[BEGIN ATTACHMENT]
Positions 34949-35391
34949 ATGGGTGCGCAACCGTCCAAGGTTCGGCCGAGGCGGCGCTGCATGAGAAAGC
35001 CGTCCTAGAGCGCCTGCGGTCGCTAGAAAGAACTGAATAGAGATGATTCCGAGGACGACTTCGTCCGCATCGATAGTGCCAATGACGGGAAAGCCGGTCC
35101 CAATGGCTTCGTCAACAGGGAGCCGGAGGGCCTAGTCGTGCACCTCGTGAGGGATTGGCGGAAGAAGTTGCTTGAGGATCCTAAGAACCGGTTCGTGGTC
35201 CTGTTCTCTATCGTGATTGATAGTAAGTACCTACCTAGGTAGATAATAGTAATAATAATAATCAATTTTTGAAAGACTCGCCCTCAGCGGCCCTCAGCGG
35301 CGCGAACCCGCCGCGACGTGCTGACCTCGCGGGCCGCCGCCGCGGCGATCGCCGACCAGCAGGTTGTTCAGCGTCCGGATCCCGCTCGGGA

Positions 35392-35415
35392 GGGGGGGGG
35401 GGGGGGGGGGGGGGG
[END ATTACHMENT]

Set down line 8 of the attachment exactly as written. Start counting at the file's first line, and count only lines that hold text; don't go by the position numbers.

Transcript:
35392 GGGGGGGGG